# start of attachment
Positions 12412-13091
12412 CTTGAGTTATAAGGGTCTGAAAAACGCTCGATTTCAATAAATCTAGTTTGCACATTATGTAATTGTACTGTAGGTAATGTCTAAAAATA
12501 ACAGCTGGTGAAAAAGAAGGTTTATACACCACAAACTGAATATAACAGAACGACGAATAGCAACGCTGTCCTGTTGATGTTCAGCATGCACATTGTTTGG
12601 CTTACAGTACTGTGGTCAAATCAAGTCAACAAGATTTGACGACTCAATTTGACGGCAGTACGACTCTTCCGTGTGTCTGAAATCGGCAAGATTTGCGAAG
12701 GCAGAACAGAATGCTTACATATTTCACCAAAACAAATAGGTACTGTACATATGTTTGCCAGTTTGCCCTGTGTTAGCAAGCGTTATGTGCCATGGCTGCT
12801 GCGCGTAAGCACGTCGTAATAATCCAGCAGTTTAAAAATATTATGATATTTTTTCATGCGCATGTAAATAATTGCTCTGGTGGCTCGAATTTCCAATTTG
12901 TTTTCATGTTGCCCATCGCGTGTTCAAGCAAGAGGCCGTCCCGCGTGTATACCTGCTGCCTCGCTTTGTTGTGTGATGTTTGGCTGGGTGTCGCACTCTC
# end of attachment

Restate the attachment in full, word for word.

Positions 12412-13091
12412 CTTGAGTTATAAGGGTCTGAAAAACGCTCGATTTCAATAAATCTAGTTTGCACATTATGTAATTGTACTGTAGGTAATGTCTAAAAATA
12501 ACAGCTGGTGAAAAAGAAGGTTTATACACCACAAACTGAATATAACAGAACGACGAATAGCAACGCTGTCCTGTTGATGTTCAGCATGCACATTGTTTGG
12601 CTTACAGTACTGTGGTCAAATCAAGTCAACAAGATTTGACGACTCAATTTGACGGCAGTACGACTCTTCCGTGTGTCTGAAATCGGCAAGATTTGCGAAG
12701 GCAGAACAGAATGCTTACATATTTCACCAAAACAAATAGGTACTGTACATATGTTTGCCAGTTTGCCCTGTGTTAGCAAGCGTTATGTGCCATGGCTGCT
12801 GCGCGTAAGCACGTCGTAATAATCCAGCAGTTTAAAAATATTATGATATTTTTTCATGCGCATGTAAATAATTGCTCTGGTGGCTCGAATTTCCAATTTG
12901 TTTTCATGTTGCCCATCGCGTGTTCAAGCAAGAGGCCGTCCCGCGTGTATACCTGCTGCCTCGCTTTGTTGTGTGATGTTTGGCTGGGTGTCGCACTCTC